Our intention was for the definition of an X-head to be as straightforward as possible, and hence our simple criterion of a majority of downloads of a particular genre. In order to keep our study within manageable parameters, 10 X-head subgroups were selected for investigation: Bollywood, Classical, Dance, Jazz, Mandarin Pop, Metal, Pop, Rap/Hip Hop, Reggae, and Rock. Two primary reasons determined this choice: (1) these are amongst the most heavily downloaded genres within Nokia DB; and (2) they include culturally distinct genres, some of which are perhaps less well represented in music-psychology research, e.g., Mandarin Pop. Table 1 shows the total number of users and tracks per X-head subgroup entered into the analyses.
Table 1. Descriptive statistics for X-head subgroups: number of users; number of downloads (average downloads per user).
3. Analysis 1: Feature Distributions
The initial task in Analysis 1 was to identify feature distributions for pairs of X-head subgroups that were distinct. The reason for this is illustrated in Figures 1, 2. Figure 1 shows the Energy distributions of tracks belonging to two X-head subgroups: the solid-orange line, DM, shows the distribution for Dance tracks downloaded by Dance-heads (DanceMain = DM); the solid-blue line, JM, shows the distribution for Jazz tracks downloaded by Jazz-heads (JazzMain = JM). Notice that the peak of DM is to the right, while the peak of JM is to the left. The two peaks' relative positions indicate that, in general, Dance tracks listened to by Dance-heads have higher Energy than Jazz tracks listened to by Jazz-heads, as calculated by the Spotify analyzer.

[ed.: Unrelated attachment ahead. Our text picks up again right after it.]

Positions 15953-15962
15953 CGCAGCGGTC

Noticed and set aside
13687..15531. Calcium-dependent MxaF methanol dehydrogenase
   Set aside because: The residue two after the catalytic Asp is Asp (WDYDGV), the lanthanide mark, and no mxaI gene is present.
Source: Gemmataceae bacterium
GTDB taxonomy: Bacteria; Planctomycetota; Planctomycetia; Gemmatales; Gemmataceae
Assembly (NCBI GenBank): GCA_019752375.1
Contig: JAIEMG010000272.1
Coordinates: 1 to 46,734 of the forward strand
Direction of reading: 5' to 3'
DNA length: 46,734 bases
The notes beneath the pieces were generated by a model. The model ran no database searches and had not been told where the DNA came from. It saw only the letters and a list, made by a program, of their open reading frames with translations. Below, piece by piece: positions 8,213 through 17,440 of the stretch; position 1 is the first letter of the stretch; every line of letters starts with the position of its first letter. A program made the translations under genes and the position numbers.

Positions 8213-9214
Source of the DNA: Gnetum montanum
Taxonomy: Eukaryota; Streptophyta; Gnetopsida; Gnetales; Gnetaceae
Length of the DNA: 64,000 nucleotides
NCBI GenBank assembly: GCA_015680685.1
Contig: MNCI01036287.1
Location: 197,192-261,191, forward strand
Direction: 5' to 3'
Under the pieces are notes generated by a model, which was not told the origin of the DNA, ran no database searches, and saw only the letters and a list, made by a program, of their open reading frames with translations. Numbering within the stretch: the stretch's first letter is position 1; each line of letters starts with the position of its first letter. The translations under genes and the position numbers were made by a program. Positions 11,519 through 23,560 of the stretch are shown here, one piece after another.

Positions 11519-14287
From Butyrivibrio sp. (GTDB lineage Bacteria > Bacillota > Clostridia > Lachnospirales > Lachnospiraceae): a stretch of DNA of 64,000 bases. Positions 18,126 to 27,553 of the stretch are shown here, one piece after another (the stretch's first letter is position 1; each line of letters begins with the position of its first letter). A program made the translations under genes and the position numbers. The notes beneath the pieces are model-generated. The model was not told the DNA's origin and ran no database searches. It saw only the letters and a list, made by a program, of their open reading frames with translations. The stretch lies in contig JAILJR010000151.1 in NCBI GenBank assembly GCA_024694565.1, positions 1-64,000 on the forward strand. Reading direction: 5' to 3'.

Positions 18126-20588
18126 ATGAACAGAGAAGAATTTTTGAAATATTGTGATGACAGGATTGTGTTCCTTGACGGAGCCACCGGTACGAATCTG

Figure 1. Energy distributions of tracks belonging to Dance-head and Jazz-head subgroups. The orange lines, DM and DO, show the distributions of tracks downloaded by Dance-heads; the blue lines, JM and JO, show the distributions of tracks downloaded by Jazz-heads.
Figure 2. Energy distributions of tracks belonging to Bollywood-head and Reggae-head subgroups. The purple lines, BM and BO, show the distributions of tracks downloaded by Bollywood-heads; the green lines, RM and RO, show the distributions of tracks downloaded by Reggae-heads.
Also present within Figure 1 are lines that show Energy distributions belonging to Dance- and Jazz-heads, but for tracks other than their predominant genres: the dotted-orange line, DO, shows the distribution of non-Dance tracks downloaded by Dance-heads (DanceOther = DO); the dotted-blue line, JO, shows the distribution of non-Jazz tracks downloaded by Jazz-heads (JazzOther = JO). Two things are important to note: (1) the Energy distribution of Dance-heads' non-Dance tracks mirrors the distribution of their Dance tracks, e.g., both DM and DO peak on the right; and (2) the Energy distribution of Jazz-heads' non-Jazz tracks mirrors the distribution of their Jazz tracks, e.g., both JM and JO peak on the left. Which is to say, when Dance-heads download non-Dance tracks, there is a tendency for these tracks to be similar in terms of Energy to Dance tracks. Alternatively put, the generally high Energy of Dance tracks influences the choices Dance-heads make with respect to non-Dance music, while the generally low Energy of Jazz tracks influences the choices Jazz-heads make with respect to non-Jazz music.